April Recollection Kit #StayHome

A recollection is a “mini-retreat,” a few hours of quiet prayer in which we can look at our lives in the presence of God. As we live Holy Week against the backdrop of a global plague, this guide for a "recollection-at-home" will help you spend an hour or two in loving conversation with God, right where you are.

Inspiration for Your Prayer
Opus Dei - April Recollection Kit #StayHome

Who said you can't spend a few hours in quiet prayer in your very own home? Even if you are not with other people or cannot make it to an Opus Dei center, these materials can help you to do a "recollection" at your home, in preparation for Easter. Find a quiet place that allows you to recollect interiorly, a few hours that you can set aside without distractions, and use the following kit. Count on our prayers!

Download the "Recollection at Home" material as a PDF (approximate duration: 120 minutes)


Sometimes we hear love described (you’ll have heard me mention this more than once) as if it were a movement towards self-satisfaction, or merely a means of selfishly fulfilling one’s own personality.

—And I have always told you that it isn’t so. True love demands getting out of oneself, giving oneself. Genuine love brings joy in its wake, a joy that has its roots in the shape of the Cross.” (The Forge, 28)


This guide is meant to help each of us foster the genuine love that leads to joy, entrusting everything to our Father God as we travel through the solemnities of Holy Week to Easter Sunday.

We are living through a strange and uncertain time—perhaps the most unusual Holy Week we have ever experienced—and we want to spend a few hours very close to our Lord, learning from His loving obedience “unto death, even death on a Cross” (Phil 2:8). The circumstances we are in, whatever they are, are the material we have to sanctify and offer to our Lord.

A recollection is a “mini-retreat,” a few hours of quiet prayer in which we can look at our lives in the presence of God. It can be difficult to find this time in the rush of ordinary life, and now the new rhythm of daily life in this pandemic presents its own challenges. But the best way to profit from this recollection is to find a time and place we can pray and commit to spending it with our Lord: set aside other tasks, switch your phone to “airplane mode,” and grab a notebook. It is a good idea to jot down resolutions and ideas throughout the recollection, but the most important thing is to put ourselves in front of our Lord, to look at Him and to let Him look at us.

He is calling us to “seize this time of trial as a time of choosing,” as Pope Francis said in his prayer before the Urbi et Orbi blessing on March 27. “It is not the time of your judgement, but of our judgement: a time to choose what matters and what passes away, a time to separate what is necessary from what is not. It is a time to get our lives back on track with regard to you, Lord, and to others.”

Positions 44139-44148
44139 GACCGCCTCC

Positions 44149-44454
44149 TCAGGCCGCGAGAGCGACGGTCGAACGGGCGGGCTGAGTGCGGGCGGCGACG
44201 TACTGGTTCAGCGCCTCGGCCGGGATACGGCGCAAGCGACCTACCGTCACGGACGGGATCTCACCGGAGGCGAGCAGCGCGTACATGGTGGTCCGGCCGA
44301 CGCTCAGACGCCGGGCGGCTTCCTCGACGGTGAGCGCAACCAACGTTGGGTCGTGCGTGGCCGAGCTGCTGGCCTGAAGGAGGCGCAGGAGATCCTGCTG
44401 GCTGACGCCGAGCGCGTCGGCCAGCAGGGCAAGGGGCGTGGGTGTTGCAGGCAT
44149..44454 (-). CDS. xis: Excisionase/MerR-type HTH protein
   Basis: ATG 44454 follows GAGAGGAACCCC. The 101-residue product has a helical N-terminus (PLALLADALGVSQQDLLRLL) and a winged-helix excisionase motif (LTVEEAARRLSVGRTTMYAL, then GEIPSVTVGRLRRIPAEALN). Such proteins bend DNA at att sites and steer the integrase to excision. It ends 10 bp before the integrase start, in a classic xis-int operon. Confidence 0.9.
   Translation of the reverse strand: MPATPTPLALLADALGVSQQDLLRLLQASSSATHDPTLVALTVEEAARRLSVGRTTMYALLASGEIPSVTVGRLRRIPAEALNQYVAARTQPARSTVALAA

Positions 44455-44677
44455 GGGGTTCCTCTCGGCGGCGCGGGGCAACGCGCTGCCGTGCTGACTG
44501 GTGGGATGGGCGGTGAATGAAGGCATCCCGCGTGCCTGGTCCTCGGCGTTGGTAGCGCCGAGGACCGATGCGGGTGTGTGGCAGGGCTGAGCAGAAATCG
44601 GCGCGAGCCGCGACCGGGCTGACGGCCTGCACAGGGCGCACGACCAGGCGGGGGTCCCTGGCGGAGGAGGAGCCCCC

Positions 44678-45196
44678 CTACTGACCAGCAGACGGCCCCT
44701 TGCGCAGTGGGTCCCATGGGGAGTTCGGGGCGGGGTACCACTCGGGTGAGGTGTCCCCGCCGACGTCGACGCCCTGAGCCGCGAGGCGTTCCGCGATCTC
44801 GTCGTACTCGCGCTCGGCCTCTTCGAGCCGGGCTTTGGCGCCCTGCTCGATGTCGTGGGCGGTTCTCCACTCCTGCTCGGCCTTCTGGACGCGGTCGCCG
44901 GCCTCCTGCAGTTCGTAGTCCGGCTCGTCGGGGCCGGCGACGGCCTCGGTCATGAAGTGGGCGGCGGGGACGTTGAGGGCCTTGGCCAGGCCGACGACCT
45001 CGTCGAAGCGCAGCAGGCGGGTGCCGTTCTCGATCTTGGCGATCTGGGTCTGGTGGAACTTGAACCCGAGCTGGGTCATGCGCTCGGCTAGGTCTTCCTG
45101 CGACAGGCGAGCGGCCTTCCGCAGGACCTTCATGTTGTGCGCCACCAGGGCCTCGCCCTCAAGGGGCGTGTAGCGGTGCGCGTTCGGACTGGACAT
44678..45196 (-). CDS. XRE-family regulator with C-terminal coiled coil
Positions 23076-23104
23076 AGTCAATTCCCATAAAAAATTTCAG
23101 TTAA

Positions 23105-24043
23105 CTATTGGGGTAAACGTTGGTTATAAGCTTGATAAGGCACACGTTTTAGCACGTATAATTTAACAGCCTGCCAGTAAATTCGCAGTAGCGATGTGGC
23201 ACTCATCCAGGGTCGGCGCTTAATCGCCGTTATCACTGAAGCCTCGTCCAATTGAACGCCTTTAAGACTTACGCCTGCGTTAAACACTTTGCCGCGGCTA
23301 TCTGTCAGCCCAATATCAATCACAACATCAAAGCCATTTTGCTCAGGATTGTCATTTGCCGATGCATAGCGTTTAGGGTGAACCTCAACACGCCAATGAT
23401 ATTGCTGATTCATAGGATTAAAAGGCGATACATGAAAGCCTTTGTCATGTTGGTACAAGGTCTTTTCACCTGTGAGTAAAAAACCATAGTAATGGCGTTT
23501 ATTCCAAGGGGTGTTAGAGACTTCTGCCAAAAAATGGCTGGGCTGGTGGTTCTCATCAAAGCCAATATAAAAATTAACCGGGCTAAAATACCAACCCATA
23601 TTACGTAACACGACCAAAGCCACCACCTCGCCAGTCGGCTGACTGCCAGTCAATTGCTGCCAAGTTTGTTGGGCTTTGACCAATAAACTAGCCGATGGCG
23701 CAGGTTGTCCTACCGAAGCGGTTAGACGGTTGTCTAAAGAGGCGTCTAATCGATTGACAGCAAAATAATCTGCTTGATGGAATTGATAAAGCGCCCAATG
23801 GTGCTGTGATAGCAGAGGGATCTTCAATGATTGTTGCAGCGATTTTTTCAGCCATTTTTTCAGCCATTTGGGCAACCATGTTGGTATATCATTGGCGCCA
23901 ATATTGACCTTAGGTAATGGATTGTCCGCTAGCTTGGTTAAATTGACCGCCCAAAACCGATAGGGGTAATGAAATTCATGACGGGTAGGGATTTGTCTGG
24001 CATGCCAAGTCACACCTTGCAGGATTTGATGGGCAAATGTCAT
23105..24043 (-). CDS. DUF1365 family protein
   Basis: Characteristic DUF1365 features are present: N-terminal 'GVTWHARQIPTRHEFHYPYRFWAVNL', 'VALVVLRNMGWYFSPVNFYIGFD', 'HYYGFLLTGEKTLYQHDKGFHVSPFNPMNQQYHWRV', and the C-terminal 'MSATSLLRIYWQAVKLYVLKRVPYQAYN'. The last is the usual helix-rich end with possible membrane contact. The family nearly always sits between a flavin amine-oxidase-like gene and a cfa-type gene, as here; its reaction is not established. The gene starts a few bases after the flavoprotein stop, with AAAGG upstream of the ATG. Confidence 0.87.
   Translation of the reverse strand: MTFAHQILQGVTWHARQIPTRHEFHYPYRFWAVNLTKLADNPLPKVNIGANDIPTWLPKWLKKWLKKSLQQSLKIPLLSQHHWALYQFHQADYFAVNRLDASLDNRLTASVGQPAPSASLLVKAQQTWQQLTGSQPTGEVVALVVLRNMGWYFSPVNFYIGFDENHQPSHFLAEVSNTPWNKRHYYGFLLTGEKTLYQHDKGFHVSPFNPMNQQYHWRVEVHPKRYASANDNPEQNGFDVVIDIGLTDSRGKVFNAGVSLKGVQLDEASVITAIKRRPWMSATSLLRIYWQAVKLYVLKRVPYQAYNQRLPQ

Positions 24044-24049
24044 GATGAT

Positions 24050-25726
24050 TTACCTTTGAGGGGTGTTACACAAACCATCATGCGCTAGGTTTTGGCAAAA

In 1937, when Saint Josemaria was trapped for four months in the Legation of Honduras during the Spanish Civil War, he told the young men with him: “Don't forget that you can be like the snow-covered volcanoes... On the outside, yes, you can be covered by the ice of monotony, of darkness; you will appear outwardly as if you were tied up. But inside, the fire will not cease to burn you, nor will you get tired of compensating for the lack of external action, with a very intense inner activity.”

A year later, in a letter to his children in Opus Dei, scattered by the conflict, he wrote that the way to keep that inner fire burning was to take good care of their interior life. That is our goal in this recollection: to cultivate our friendship with Jesus, asking Him to fill us with His own genuine, courageous love.

Normally, an essential aspect of a recollection is praying before Jesus in the Blessed Sacrament for extended periods of time. Under the current circumstances, this may not be possible: nevertheless, you can always pray a spiritual communion and "storm the Tabernacle" as St. Josemaría put it, letting your heart and mind wander to your nearest church to accompany our Lord there.


How can we seek out God as Father amidst the challenging situation we face today? You can reflect and pray about this as you listen to the meditation here:

The most important part of the meditation is your personal conversation with our Lord. You can use the priest’s prayer to inspire your own.


“You write,” says St. Josemaria in The Way no. 117: “'In my spiritual reading I build up a store of fuel. It looks like a lifeless heap, but I often find that my memory, of its own accord, will draw from it material which fills my prayer with life and inflames my thanksgiving after Communion.'”

We suggest spending 10-15 minutes reading the article "Holy Week: He Loved Them to the End" which you can access here, or “Beside the Cross of Jesus” from Mary: A Life Close to Jesus here.


After the spiritual reading, we recommend going to the Gospel to meditate on the life of Christ. You can find Saint John’s account of the Last Supper, beginning with chapter 13, here.